What “they” don’t want you to know about finding a job…
The first 2016 Department of Defense SBIR solicitation was released yesterday offering tens of millions of dollars for defense-related technology R&D projects. There will be 3 or 4 more solicitations during 2016.
I described the SBIR program in this post. This money is restricted to small businesses of 500 employees or less.
The Army RFP (”Request for Proposals”) alone has nearly 100 topics. At $100K per topic and with multiple awards often given, that could represent nearly $15 Million in grant money available to small companies.
Why SBIR is a Great Opportunity for You
You can learn how to use the SBIR program to make money. Whether you are seeking technology employment or already working in a tech company, you can read through the solicitation, match topics to your expertise, and connect with men in your industry who can partner with you to win that funding.
I have written SBIR proposals that led to work in my industry. After finding topics that local companies had related technologies or expertise in, I contacted the key players in each company and offered to write a proposal for the topics. I helped them team up with larger companies who could offer “moral” support that the DoD contract office like to see in proposals.
If you are already working in a tech company this is a way for you to get noticed and maybe help win funding, which has profound effects on your career. For he who brings money into the organization can do whatever he wants. You may only need to scan the solicitation for topics relating to your company and let your top-level managers know about them. If you do nothing else this will earn you a few brownie points. If you think you have the chops, offer to help them put together a proposal. You are suddenly not just another tech flunky but a potential earner and candidate for higher office.
Transform Yourself to Alpha Status by Winning a SBIR Grant
And SBIR is like no other, for even a dweeb who writes a compelling and plausible proposal can win $100K to pull off the R&D. If it goes to Phase II, the award is $1Million. In my case I had been shitcanned from Encorpera and was thus a nobody, a loser. I was invisible to workplace women. But I read through the SBIR solicitation and found a topic about military aircraft repainting needs. I wrote a proposal to develop a hand-held instrument that used “AI” to determine the drying status of fresh paint. Unbelievably, the company I wrote it for received an award and I was an instant hero. The cleavage displays returned with a vengeance, like the sudden eruption of a long-dormant genital virus.
I got a corner office. But due to my intemperate behavior, the progress of the R&D was lackluster and I did not get a Phase II. It didn’t matter. I was now an “earner”, and it made a huge difference in how I approached companies in the future. The fact that I had won a SBIR positioned me as a guy who could do the crucial sales and marketing that tech companies must have to survive.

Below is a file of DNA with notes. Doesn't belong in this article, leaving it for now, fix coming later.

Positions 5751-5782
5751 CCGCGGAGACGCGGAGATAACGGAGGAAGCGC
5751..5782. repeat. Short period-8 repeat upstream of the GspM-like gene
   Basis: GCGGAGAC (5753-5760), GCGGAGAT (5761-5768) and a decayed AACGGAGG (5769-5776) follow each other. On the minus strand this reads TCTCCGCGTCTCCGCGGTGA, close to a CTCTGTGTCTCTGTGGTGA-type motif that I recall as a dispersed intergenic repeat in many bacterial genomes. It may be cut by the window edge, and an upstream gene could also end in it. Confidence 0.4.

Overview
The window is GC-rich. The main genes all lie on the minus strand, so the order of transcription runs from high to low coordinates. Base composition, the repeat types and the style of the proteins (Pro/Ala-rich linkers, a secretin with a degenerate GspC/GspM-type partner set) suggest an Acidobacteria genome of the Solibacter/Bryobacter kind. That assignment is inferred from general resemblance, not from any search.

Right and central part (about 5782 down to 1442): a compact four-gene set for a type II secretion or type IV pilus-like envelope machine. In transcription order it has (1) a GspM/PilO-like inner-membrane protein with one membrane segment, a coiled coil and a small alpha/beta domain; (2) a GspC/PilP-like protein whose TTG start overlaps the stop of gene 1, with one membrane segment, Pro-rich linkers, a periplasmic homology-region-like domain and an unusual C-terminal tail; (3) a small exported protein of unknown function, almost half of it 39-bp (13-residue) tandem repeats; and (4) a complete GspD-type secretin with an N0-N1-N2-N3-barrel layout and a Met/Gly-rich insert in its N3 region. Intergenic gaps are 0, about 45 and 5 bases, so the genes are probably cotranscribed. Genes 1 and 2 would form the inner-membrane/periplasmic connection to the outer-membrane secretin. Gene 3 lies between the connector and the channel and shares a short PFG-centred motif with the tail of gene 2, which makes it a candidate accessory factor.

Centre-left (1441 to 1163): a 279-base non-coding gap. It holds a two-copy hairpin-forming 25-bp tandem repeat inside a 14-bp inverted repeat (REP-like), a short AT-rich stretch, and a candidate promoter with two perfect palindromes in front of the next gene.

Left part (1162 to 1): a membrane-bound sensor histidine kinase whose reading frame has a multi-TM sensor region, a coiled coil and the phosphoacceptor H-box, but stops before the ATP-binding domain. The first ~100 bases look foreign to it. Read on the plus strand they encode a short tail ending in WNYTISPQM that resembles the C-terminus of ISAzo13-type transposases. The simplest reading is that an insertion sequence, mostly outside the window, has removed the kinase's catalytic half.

Many small companies can’t afford to have full-time marketing staff. If you are a technical person and can demonstrate sales capability as well then you are a valuable and sought-after resource.
How to Use SBIR to Satisfy Your Needs
Enough chatter. Go to the DoD SBIR site and start scanning the topics. They are offered in HTML, PDF, or Word format.As you can see below, there are 9 DoD agencies participating.
The first 10 pages or so for agency are instructions, very important but ignore for now. You want to look at the topics.
Here are the first few topics for the Navy solicitation :
There are 72 Navy topics and lot of technological variety. When you see one that is relevant to you, go to that topic and read it. It will describe what they are looking for and provide background information to help you develop a proposal.
Typically the Phase I objectives are to simply demonstrate a technology to justify potential Phase II award. Before the proposal selection phase (from now until February 16, 2016), you have the opportunity to ask the topic managers (called “TPOCs”, Technical Point of Contact) specific questions on technical requirements. This is also the time you would be building a team and getting letters of support from larger companies.
There are a number of finer points about formatting and submitting the proposal that I will cover in future essays. For now concentrate on matching DoD needs to your expertise or to other companies that will team with you. If you are just looking for a job, find topics that companies in your industry have a strong chance at and send them an email link. It’s a clever way to introduce yourself and massage them towards giving you work, as described in my book Employment Game.